Studio Owners

Ask the Experts: How Do I Keep My Competition Team Motivated Right Now?

Getty Images

The first e-mail that we sent out talked about how the studio would be closed for two weeks and everyone should be practicing social distancing and staying healthy and well. We recorded some YouTube classes for all the recreational levels as well as some "boot camp" and warm-up classes for our full-time and part-time comp teams to stay in shape.


As April approached and it looked like we would be staying closed longer, we started sending out the competition rehearsal videos for the numbers we'd been working on before closure. We also signed up and paid for CLI online classes. Once we registered as a studio, our dancers were able to take advantage of all the CLI online classes at no charge, and we encouraged them to dance and take class every day. We made the decision that no monthly fees or any other type of payment would be charged until we were back in the studio running classes again.

We also put out daily challenges for each week: Move It Mondays, TikTok Tuesdays, etc. We have had Zoom chats to check in with each level of our competitive teams. Talking to all our dancers made all of us feel better, and hopefully the dancers felt better, as well. We continue to post new classes and challenges on social media and YouTube, and we send an e-mail weekly. There is a famous quote that we're keeping in mind: "Life is 10 percent what happens and 90 percent how we handle it."

Teacher Voices
Photo courtesy Rhee Gold Company

Since the start of the COVID-19 crisis, there has been a shift in our community that is so impressive that the impact could last long into our future. Although required school closures have hit the dance education field hard, what if, when looking back on this time, we see that it's been an incredible renaissance for dance educators, studio owners and the young dancers in our charge?

How could that be, you ask?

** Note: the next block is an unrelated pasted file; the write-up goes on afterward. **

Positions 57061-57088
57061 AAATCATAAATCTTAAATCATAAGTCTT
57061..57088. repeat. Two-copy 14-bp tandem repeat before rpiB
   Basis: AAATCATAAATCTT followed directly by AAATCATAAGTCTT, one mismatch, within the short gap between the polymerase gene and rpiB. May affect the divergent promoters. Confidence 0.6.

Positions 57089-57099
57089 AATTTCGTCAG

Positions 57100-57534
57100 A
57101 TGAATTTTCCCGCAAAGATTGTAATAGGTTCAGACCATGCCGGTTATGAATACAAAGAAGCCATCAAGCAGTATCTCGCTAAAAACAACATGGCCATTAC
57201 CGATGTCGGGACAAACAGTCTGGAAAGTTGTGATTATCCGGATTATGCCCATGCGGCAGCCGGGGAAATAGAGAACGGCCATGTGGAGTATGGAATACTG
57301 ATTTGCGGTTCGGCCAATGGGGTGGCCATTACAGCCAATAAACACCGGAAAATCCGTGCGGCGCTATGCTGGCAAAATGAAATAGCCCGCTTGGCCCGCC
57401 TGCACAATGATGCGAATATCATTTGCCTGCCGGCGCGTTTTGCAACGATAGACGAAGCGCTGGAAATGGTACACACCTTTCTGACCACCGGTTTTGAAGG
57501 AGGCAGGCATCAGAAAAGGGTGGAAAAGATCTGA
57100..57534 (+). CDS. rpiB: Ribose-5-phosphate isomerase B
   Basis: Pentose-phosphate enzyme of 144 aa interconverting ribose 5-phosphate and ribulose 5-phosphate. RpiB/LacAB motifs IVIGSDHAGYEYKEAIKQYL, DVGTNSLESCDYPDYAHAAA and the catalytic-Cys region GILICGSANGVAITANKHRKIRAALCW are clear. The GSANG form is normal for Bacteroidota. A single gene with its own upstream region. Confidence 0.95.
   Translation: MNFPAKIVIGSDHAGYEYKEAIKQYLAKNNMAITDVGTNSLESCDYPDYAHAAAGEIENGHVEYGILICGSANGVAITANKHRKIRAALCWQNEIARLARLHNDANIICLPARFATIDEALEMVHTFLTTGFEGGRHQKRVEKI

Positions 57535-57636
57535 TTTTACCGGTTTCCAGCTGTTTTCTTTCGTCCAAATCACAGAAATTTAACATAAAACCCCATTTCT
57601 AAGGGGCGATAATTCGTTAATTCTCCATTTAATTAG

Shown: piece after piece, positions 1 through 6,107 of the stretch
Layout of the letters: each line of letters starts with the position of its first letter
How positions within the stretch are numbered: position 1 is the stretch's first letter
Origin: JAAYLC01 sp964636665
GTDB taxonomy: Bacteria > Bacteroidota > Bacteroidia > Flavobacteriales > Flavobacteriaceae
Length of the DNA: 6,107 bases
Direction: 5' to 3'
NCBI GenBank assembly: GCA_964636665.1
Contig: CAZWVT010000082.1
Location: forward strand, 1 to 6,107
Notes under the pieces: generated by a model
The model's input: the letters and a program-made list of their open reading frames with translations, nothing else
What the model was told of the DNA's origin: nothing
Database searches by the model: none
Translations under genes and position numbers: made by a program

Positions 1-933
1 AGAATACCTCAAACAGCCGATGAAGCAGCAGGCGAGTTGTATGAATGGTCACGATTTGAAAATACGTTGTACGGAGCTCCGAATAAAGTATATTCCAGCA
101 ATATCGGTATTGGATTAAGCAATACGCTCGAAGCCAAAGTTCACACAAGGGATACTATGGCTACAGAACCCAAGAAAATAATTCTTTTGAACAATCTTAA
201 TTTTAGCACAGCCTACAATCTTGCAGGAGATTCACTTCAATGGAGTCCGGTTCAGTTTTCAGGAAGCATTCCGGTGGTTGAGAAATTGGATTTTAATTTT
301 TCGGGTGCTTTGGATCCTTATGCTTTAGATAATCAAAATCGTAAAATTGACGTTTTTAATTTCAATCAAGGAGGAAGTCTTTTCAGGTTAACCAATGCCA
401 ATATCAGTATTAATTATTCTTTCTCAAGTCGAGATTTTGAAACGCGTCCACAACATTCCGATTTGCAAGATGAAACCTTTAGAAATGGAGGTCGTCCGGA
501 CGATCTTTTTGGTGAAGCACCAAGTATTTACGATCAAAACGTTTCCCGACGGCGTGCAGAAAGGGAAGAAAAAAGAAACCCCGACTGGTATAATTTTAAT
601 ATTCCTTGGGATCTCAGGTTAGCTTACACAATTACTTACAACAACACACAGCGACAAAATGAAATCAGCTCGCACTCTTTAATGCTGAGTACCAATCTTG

Keep reading... Show less
Teachers Trending
Photo by Yvonne M. Portra, courtesy Faulkner

It's a Wednesday in May, and 14 Stanford University advanced modern ­dance students are logged on to Zoom, each practicing a socially distanced duet with an imaginary person. "Think about the quality of their personality and the type of duet you might have," says their instructor Katie Faulkner, "but also their surface area and how you'd relate to them in space." Amid dorm rooms, living rooms, dining rooms and backyards, the dancers make do with cramped quarters and dodge furniture as they twist, curve, stretch and intertwine with their imaginary partners.

Keep reading... Show less
Music
Getty Images

Securing the correct music licensing for your studio is an important step in creating a financially sound business. "Music licensing is something studio owners seem to either embrace or ignore completely," says Clint Salter, CEO and founder of the Dance Studio Owners Association. While it may seem like it's a situation in which it's easier to ask for forgiveness rather than permission—that is, to wait until you're approached by a music-rights organization before purchasing a license—Salter disagrees, citing Peloton, the exercise company that produces streaming at-home workouts. In February, Peloton settled a music-licensing suit with the National Music Publishers' Association out-of-court for an undisclosed amount. Originally, NMPA had sought $300 million in damages from Peloton. "It can get extremely expensive," says Salter. "It's not worth it for a studio to get caught up in that."

As you continue to explore a hybrid online/in-person version of your class schedule, it's crucial that your music licenses include coverage for livestreamed instruction—which comes with its own particular requirements. Here are some answers to frequently asked questions about music licensing—in both normal times and COVID times—as well as some safe music bets that won't pose any issues.

Keep reading... Show less

Get Dance Business Weekly in your inbox

Sign Up Used in accordance with our Privacy Policy.